He can't really be a happy chappie.

Laugh at him, pity him, but don't hate him. If anyone ever cocked their life up, it was Satan.

You only get a finite amount of time in life. Don't waste it on hatred. It drains you, it eats you up, it soils you. You're better than that.
Don't hate- that's the easy bit.

Don't let haters make you hate them- turn the other cheek.
And I'm trying to master that one, just as much as we all are.


Anonymous said...

Hate is a wasted emotion, have spent plenty on some people and with very good reason.

Anonymous said...

I think why hatred scares me the most is that it can override the real reasons for any dissent or disagreement. Once "hate" comes into play, it becomes an excuse to be so visceral and automatic, as though we can't help it.

Anonymous said...

You remind me of some psychological studies that emerged from Harvard Medical School around the mid-1970s on the topic of violence versus counterviolence. This research would concur with a lot of you write here.

Simply put, if I flew over to England and kicked you in the knee, what would you feel like doing? Never mind that there might be a size or some other type of disparity that would make you think twice about doing something physical. Whether or not you act is irrelevant. What's relevant is what you feel like doing. You'd probably feel like kicking me in the knee.

Of course, kicking one in the knee after they've kicked you in the knee, probably won't do it. You'd really want to kick harder, or in a more sensitive area of the body.

In this scenario, me flying over to Britain to kick you in the knee constitutes an act of violence. Suppose you kick me back. That's not violence. That's counterviolence.

Counterviolence is usually more nastier than the actual violent act that spawned it.

Those who enact violence usually do so because circumstances check the probability of retaliation. For example, if your boss kicks you in the knee, and you desperate need the job, you might stop just short of pitching him out the window. Yet the urge to get back would remain.

If you can't take that urge out on your boss, you might try to find someone else to relieve you of it. Some people might use their spouses (incidentally, the occurrence of domestic violence is very high among those who were beaten by police), but society and (finally) law prohibit this. Some people use their kids, and face the same types of social sanctions. Some people like to kick their dogs, but contemporary mores might make others stop short of that. Either that, or they simply won't harm anyone else's pets or children.

But eventually the urge will become displaced again, so that the person carrying it might suddenly, say, pop off on a stranger in a fit of road rage. They might not react in physical violence, but one could expect them to become abusive, at some point.

Then, perhaps, the hypothetical person who was hypothetically kicked by his hypothical boss in the hypothetical office will wind up kicking someone else in the knee.

So the cycle continues.

Anonymous said...

The self-destructive cycle of hate. Yes you're right. If we hold on to things like that they just eat away inside of us and steer our lives down a very slippery path. To forgive is one thing, forgetting is another. But if we don't let go then it just holds us back.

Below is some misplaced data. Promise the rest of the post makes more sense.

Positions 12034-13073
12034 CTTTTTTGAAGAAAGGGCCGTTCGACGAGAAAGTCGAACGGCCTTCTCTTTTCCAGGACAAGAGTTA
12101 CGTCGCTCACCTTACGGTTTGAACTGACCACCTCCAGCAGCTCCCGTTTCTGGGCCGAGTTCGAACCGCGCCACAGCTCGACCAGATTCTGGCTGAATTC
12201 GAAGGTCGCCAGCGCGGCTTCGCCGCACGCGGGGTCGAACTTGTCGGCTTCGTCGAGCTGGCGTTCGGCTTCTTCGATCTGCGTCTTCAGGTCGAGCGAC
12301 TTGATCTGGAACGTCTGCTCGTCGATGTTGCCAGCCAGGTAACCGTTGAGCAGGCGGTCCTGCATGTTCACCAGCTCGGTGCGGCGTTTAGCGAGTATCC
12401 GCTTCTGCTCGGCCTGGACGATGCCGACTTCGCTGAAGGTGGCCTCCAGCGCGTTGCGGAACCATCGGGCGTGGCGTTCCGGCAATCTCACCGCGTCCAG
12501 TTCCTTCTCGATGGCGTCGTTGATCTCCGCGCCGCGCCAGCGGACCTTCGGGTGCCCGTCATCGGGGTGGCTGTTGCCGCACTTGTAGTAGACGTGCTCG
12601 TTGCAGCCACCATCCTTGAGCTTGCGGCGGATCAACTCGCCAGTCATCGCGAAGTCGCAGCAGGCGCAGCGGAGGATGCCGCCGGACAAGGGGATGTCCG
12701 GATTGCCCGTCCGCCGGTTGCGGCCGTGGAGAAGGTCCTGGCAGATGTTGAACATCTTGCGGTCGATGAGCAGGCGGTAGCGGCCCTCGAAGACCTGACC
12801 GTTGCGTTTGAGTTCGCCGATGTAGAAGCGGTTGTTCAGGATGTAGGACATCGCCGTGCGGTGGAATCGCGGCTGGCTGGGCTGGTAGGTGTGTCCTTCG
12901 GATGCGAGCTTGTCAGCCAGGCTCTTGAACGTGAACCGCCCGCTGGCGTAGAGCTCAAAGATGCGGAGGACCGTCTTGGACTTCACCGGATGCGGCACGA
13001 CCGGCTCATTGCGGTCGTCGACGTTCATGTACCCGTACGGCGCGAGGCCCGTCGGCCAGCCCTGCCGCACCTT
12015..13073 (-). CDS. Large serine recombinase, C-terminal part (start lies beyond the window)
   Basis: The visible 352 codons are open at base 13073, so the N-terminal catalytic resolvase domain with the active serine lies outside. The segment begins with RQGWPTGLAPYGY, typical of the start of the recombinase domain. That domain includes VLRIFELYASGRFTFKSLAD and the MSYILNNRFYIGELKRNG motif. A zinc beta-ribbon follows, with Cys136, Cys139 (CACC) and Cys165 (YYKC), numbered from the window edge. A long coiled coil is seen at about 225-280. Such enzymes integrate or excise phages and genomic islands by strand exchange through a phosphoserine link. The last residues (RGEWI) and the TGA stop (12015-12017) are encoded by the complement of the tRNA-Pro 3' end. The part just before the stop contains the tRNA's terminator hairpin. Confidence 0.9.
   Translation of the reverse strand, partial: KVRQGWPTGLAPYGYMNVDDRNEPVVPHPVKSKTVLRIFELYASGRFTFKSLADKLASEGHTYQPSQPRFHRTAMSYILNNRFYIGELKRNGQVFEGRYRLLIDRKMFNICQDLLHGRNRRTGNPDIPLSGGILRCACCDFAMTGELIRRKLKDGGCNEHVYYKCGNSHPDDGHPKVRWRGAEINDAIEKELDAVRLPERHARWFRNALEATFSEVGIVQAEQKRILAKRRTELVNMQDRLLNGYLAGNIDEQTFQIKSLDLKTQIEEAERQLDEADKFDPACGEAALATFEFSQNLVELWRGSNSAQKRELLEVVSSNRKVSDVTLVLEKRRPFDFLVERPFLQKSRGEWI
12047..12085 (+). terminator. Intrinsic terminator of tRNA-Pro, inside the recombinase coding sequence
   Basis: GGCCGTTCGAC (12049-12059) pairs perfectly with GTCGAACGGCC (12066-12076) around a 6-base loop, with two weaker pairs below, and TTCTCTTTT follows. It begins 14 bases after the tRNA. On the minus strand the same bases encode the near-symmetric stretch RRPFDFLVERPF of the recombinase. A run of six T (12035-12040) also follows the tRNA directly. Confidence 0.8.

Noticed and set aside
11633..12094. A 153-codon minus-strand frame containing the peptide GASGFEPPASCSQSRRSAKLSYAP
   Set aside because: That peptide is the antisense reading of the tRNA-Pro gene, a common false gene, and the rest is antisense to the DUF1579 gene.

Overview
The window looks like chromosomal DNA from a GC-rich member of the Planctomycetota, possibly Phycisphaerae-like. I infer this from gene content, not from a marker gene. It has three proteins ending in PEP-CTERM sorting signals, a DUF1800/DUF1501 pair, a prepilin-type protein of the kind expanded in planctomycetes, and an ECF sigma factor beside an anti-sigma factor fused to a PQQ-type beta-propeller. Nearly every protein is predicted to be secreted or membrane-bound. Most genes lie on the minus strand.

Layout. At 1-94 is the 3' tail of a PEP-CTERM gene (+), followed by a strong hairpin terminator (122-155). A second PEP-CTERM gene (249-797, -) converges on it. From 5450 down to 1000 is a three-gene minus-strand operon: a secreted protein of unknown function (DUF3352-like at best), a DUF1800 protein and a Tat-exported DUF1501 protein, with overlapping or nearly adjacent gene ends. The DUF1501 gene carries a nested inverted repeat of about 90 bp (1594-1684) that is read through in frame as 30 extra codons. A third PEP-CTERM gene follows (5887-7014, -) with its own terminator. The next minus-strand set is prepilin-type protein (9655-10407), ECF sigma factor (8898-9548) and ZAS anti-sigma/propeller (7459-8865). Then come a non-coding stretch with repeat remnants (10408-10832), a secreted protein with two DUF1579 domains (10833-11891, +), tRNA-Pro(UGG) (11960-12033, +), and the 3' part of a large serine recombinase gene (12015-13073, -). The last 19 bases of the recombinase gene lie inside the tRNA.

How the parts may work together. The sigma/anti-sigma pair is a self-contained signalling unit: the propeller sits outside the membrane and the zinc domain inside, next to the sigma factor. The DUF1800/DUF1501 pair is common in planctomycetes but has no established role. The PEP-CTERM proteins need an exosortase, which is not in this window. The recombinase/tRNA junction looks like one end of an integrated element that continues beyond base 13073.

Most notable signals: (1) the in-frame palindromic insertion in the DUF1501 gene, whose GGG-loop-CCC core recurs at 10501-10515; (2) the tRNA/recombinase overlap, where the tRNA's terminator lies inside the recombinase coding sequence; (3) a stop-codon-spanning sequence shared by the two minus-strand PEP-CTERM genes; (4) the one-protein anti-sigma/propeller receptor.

Anonymous said...

Didn't some guy once say we ought to turn the other cheek or something? I am sure I read it in a big book somewhere;-)

I guess maybe he meant that if enough people try to soak up just some of the bad stuff rather than pass it on then maybe there would be less bad stuff...

Anonymous said...

Nunyaa- It is, and I would say I have too, if you judge things by what people deserve.

But to quote Gandalf 'Deserve to die? I dare say he does. And many that die deserve life. Can you give it to them? Then be not too quick, Master Frodo to decide who should live and who should die. It may be that Gollum has some part to play in this that even the wise cannot foresee'

Princess P- It does, it is a primal passion. But it isn't a passion in itself, it is kind of an anti-love. And it it is hard not to let it warp and twist you.
Becaue never forget, that when we hate, and no matter WHO or WHAT we hate, we are, in essence, surrendering ourselves to evil.

X-dell- Well, as a general social phenomenon, retaliation generally seems to involve disproportionate responses.
The problem I huess, is when you kick back, you notice that it hasn't actually alleviated the fact the initial kick still hurts. There's a kind of wierd logic that says if you kick again, the pain of the kick you received will stop. It's flawed logic, but we allow ourselves to fall into the trap.

Displaced revenge, I agree, seems very common, and I guess we're all guilty of it from time to time.

I'm not sure what the answer to that is, exceot the one I keep coming back to, power structures of any kind should only exist where unavoidable.

But yes, generally negativity and hate seeem to hve an extraordinary ability to breed and fester.

Ginro- The wise always forgive but never forget :)
A grudge eats us more than the one we're holding it for.

Moggs- He did, which is kind of what I'm arguing. I thought I put that bit in the post, though seemingly I didn't. It was at the forefront of my mind, however.

I'm not sure people always get that bit. I don't think it means make yourself a doormat to be walked all over, I kind of think it recommends passive resistance.

I think ultimately, its about learning to rise above both yourself, and those who refuse to rise above THEMselves.

Anonymous said...

A good way to try to master hatred is to think of one redeeming feature in the object of your hatred. Focus on that and you can never truly hate. It doesn't mean you have to like the person, but it does neutralise the negative emotion of hate. As you said hate ultimately destroys the person who has that feeling.

Anonymous said...

PS: I find that last image rather disturbing...